It was cold yesterday. Not the kind of cold I’m used to growing up in the Midwest, but still a biting cold that is unusual for London. I was in King’s Cross having coffee and lunch with a friend before she had to rush to a meeting. I made it to my overground station with about 10 minutes to kill before my train left so, it being cold and I hadn’t brought gloves, I staying indoors before heading upstairs to the outdoor platform. I pulled out a book (Ender’s Game) and stood reading when I noticed a gentleman (I use that term because, at this point, I had no idea he’d turn out to be a huge fuck-wad) wheeling his grocery trolley towards the escalator.
I paid him no mind until he stood at the bottom of the escalator for a bit too long. I looked up only to find him staring right at me and giving me one of those creepy ‘I haven’t showered in 4 days, wanna bump uglies?’ looks. Gag me.
I calmly went back to reading thinking he’d just go away. When he didn’t, I moved to the opposite wall where he couldn’t see me. Unfortunately, this happens all to often. I’m a typical Midwestern gal, blonde with those Germanic facial features worthy of breeding or farming (probably both). I’ve never been ‘thin’ and I’m average height, but somehow all of this translates into ‘Of course I want to be oogled at, please feel free to slobber with your peepers.’
When it was time for my train, I made my way up the escalator and towards the car that I normally sit in to be the first out at my stop. Lo and behold! Sackface is near my car. I decided to hold my head high and head down anyway, refusing to allow him to take up anymore of my time and energy, but that got pretty hard when he constantly moved closer to me, staring right at me. I moved a few times to block his few with a hefty, tall man but he kept at it until the train came (which was 6 minutes late, thereby prolonging my agony).
Now, I should have yelled right at him on the crowded platform. If I felt polite, I should have said ‘Can I help you? Is there a reason you’ve been staring at me for the past 10 minutes?’ and, if I felt feisty, I should have said ‘I am NOT a piece of meat, here to be your lust-filled, fantasy plaything! Stop staring at me like I was brought forth for your pleasure.’ AND, if I was feeling downright treacherous, I should have given him my sweetest smile and spit right in his face before aggressively grabbing his genitals and twisting with the fury of Medusa.
The entire problem was not this one, sad man. The problem is that it is common enough in my life that I chose to not say anything, thereby allowing him to have control over my emotional state as well as physical body. I got angry, moved around, in the end changed cars, chose where I sat so I wouldn’t face him, scanned the crowd at my stop to make sure he wasn’t there…all of these things I allowed to happen to me because of one man’s inability to see me as a person. I gave up my agency as a human being, and a woman, when I chose to stay silent because I knew it wouldn’t change anything. I knew that my anger and rage at this man wouldn’t make him a better person and, in fact, may have actually more negatively affected me as I had no idea how the surrounding public would have reacted.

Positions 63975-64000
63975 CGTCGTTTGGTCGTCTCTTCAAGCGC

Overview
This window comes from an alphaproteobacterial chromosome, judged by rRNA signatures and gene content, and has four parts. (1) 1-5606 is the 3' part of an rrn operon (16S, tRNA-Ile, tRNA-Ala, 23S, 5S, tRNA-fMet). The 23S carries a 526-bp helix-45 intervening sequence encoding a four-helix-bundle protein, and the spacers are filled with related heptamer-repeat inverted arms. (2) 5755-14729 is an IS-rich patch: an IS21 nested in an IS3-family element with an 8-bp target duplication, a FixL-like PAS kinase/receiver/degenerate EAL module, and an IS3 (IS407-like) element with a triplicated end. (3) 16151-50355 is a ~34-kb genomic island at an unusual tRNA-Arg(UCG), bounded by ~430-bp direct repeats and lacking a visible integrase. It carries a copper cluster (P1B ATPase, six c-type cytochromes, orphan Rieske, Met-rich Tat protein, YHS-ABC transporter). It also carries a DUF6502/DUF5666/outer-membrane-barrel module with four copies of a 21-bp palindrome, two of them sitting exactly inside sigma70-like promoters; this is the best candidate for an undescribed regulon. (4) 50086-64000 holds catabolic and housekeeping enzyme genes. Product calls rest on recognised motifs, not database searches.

And you know what? I’M FUCKING SICK OF IT! I’m tired of feeling like it’s my job to teach others how to be human beings, capable of courtesy and manners. I’m tired of being afraid to wear anything remotely figure flattering because of how uncomfortable I get when people notice: quick glances, little comments, men following me on train platforms (sadly, this is not the first, nor last time, that this has happened to me).
And, most importantly, I’m tired that my male friends and relatives have NO IDEA that this occurs. I told my partner yesterday of my plight on the platform and he responded as was expected of a loving and caring partner. He was outraged, listened while I went through all the things I should have yelled at the guy, and was there emotionally for me until I had calmed down. Then he said ‘I just have no idea when this happens to you’.
And for me, that’s a huge fucking problem, because it’s in the forefront of my mind every single time I leave the house and has been since my twin and I were stalked by a man in a truck when we were 13 years old. If my partner cannot even see the frequency with which this occurs, even after numerous occurrences that he’s been privy to, how can I expect anything to change with other people?
I’m not suggesting that my partner, being male, inevitably is a bottom-dwelling creep because he’s not a woman, but I am saying that education takes a long time, and it must start with those we love and care for. Yes, yelling at the Penis-in-shoes on the platform may have made me feel better and allowed some in the vicinity to think more about that certain social situation, but the real education happens with those closest to us, those who love and care about women and girls, and that is the true place I can make a difference.
For further reading, please check this out. Zerlina Maxwell, a rape survivor, dared to suggest that men can prevent rape, and received a worrying amount of negative backlash after: